Russia, Turkey and Iran have agreed to set up de-escalation zones in Syria for six months, negotiators for the three countries have said in a joint statement during the sixth round of talks in the Kazakh capital, Astana.
The zones will include, fully or partly, Eastern Ghouta and the provinces of Idlib, Homs, Latakia, Aleppo and Hama, according to a statement issued on Friday.
The six-month term may be extended in the future.
The plan calls for the cessation of hostilities between anti-government groups and forces fighting on behalf of Bashar al-Assad in four so-called de-escalation zones in mainly opposition-held areas of the country, with Russia, Turkey and Iran to act as guarantors.
The statement said representatives from the three countries were still discussing what forces to deploy in Idlib, which is under the control of an alliance spearheaded by the former al-Qaeda offshoot, al-Nusra Front.
"Delegations from Turkey, Russia and Iran determined the borders of a fourth de-escalation zone that will be established in Idlib province in talks yesterday and today," Anadolu news agency said, citing sources attending the meetings in Astana.
The UN's special envoy to Syria, Staffan de Mistura, said the creation of a fourth de-escalation zone is a positive development.
"We really welcome this agreement today because we have always been pushing for de-escalation," he said.
"This is what the people of Syria haven been asking and the fact of adding new areas to this de-escalation is crucial," Mistura added. "It already has reduced fighting in many areas."
Turkey's pro-government Yeni Safak newspaper said in an unsourced report on Friday that the three countries planned to divide the Idlib region in three, with Turkish forces and opposition fighters in the northwest region bordering Turkey.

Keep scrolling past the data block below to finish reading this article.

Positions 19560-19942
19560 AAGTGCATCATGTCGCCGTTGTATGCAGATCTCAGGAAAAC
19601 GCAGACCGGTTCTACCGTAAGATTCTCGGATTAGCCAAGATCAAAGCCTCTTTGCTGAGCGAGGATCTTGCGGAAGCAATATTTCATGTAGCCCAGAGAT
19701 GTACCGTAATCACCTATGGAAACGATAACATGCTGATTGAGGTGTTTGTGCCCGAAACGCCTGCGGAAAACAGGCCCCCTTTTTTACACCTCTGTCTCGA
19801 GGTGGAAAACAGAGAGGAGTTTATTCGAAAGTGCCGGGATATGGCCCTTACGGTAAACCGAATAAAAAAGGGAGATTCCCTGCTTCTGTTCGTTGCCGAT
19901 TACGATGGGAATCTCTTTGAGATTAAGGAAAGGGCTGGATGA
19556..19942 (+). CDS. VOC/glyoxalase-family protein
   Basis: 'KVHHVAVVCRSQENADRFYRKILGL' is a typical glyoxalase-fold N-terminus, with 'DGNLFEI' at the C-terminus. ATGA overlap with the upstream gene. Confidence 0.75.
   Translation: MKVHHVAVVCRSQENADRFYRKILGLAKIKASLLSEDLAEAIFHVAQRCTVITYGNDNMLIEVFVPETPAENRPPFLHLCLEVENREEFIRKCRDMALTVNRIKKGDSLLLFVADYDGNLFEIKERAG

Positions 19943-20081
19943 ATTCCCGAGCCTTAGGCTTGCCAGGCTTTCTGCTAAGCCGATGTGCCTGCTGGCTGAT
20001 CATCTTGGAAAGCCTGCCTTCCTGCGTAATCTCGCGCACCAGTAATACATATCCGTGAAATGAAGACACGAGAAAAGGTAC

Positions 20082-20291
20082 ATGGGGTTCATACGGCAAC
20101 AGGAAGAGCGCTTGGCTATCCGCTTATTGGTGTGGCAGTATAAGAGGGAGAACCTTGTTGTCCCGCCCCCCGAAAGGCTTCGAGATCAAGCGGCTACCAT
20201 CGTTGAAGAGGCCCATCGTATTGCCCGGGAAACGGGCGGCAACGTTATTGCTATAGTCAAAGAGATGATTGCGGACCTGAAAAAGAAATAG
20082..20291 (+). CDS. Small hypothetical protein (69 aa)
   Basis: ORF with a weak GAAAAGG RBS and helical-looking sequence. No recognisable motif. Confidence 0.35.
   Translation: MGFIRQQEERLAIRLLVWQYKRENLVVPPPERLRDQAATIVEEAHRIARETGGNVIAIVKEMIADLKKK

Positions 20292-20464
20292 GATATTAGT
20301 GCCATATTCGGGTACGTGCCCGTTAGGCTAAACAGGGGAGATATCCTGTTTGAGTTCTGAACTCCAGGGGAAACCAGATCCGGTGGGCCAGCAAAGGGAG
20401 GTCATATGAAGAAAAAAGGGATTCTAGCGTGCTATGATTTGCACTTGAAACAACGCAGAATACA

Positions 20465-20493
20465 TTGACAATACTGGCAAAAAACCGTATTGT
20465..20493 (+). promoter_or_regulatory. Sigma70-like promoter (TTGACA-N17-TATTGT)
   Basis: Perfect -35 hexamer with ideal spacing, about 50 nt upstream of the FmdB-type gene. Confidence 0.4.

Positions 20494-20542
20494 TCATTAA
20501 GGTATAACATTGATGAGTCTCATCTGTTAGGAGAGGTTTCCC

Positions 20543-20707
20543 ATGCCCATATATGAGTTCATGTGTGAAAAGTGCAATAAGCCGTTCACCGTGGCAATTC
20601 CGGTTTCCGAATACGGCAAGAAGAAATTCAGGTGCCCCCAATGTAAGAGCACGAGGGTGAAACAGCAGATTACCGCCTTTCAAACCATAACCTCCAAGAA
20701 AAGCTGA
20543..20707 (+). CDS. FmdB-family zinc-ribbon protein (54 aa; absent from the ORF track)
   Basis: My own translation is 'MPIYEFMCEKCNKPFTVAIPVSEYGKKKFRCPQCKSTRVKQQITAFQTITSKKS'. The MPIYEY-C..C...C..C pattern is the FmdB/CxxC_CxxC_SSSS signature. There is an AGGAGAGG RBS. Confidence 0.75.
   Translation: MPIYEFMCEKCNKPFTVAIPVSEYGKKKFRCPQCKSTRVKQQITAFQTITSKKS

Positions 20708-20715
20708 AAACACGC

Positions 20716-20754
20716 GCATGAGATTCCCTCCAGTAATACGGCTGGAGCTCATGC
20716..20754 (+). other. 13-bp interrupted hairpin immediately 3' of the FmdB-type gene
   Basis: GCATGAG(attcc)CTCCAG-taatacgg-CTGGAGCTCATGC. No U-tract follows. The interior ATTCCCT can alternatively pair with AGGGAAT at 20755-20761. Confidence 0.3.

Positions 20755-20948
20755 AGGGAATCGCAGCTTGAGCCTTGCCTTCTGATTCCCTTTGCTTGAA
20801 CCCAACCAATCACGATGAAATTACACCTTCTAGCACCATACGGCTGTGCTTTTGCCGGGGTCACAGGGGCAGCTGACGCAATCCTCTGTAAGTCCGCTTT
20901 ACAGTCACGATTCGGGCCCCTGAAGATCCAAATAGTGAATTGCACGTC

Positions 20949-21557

It said Iranian and Syrian army forces would be deployed to the southeast, with Russian forces in between those two zones.
Though the plan for de-escalation zones was signed by Syrian-government backers Iran and Russia in May, diplomats failed to hammer out the details over boundaries and policing during the last round of Astana talks in July.
The deal laid out the areas where fighters and government forces should halt hostilities, including air raids, for six months. More than 2.5 million people are believed to live in the zones.
This is the first plan to envisage armed foreign monitors on the ground in Syria.
Troops from the three countries are expected to help to secure the safe zones.
Al Jazeera's Charles Stratford, reporting from Astana, said that the agreement is a "sign of progress", but questions loom over its implementation.
"There are concerns by the opposition with respect to having Iranian forces on the ground as monitors in the designated areas," he said. "The opposition is staunchly against any real presence by Iran in Syria."
'Unhindered' humanitarian aid
Russia will continue to fly over the areas but refrain from conducting air raids.
The Syrian government is to allow "unhindered" humanitarian aid into opposition-held areas, and public services such as electricity and water are to be restored where they have been cut off.
Syria's conflict evolved from a government crackdown on protests in 2011 to become a devastating war that has drawn in world powers, including Russia and a US-led international coalition.
Russia has pushed the talks in Astana since the start of the year as it seeks to pacify Syria after its game-changing military intervention in 2015 on the side of Assad.
The next round of talks in Astana are scheduled for October